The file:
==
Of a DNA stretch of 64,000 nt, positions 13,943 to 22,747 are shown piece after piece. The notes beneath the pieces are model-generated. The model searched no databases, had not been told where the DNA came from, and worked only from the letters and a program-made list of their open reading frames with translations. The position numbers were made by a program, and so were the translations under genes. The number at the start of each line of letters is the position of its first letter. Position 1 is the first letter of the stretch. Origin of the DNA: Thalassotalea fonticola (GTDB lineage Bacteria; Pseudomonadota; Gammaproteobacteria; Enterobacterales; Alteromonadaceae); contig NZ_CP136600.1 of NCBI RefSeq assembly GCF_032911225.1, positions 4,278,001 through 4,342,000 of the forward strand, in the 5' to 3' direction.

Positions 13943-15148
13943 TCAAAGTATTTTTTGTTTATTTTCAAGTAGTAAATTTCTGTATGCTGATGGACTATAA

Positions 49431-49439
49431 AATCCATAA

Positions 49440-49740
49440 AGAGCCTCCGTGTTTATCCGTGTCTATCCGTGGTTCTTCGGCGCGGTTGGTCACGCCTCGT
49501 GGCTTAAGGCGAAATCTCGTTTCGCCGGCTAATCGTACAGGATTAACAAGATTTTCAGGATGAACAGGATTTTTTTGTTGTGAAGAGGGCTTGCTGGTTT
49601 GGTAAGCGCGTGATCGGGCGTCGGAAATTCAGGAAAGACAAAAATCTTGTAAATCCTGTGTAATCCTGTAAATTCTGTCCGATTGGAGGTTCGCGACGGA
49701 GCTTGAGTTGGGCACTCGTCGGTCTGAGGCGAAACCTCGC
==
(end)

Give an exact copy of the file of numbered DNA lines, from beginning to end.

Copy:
Of a DNA stretch of 64,000 nt, positions 13,943 to 22,747 are shown piece after piece. The notes beneath the pieces are model-generated. The model searched no databases, had not been told where the DNA came from, and worked only from the letters and a program-made list of their open reading frames with translations. The position numbers were made by a program, and so were the translations under genes. The number at the start of each line of letters is the position of its first letter. Position 1 is the first letter of the stretch. Origin of the DNA: Thalassotalea fonticola (GTDB lineage Bacteria; Pseudomonadota; Gammaproteobacteria; Enterobacterales; Alteromonadaceae); contig NZ_CP136600.1 of NCBI RefSeq assembly GCF_032911225.1, positions 4,278,001 through 4,342,000 of the forward strand, in the 5' to 3' direction.

Positions 13943-15148
13943 TCAAAGTATTTTTTGTTTATTTTCAAGTAGTAAATTTCTGTATGCTGATGGACTATAA

Positions 49431-49439
49431 AATCCATAA

Positions 49440-49740
49440 AGAGCCTCCGTGTTTATCCGTGTCTATCCGTGGTTCTTCGGCGCGGTTGGTCACGCCTCGT
49501 GGCTTAAGGCGAAATCTCGTTTCGCCGGCTAATCGTACAGGATTAACAAGATTTTCAGGATGAACAGGATTTTTTTGTTGTGAAGAGGGCTTGCTGGTTT
49601 GGTAAGCGCGTGATCGGGCGTCGGAAATTCAGGAAAGACAAAAATCTTGTAAATCCTGTGTAATCCTGTAAATTCTGTCCGATTGGAGGTTCGCGACGGA
49701 GCTTGAGTTGGGCACTCGTCGGTCTGAGGCGAAACCTCGC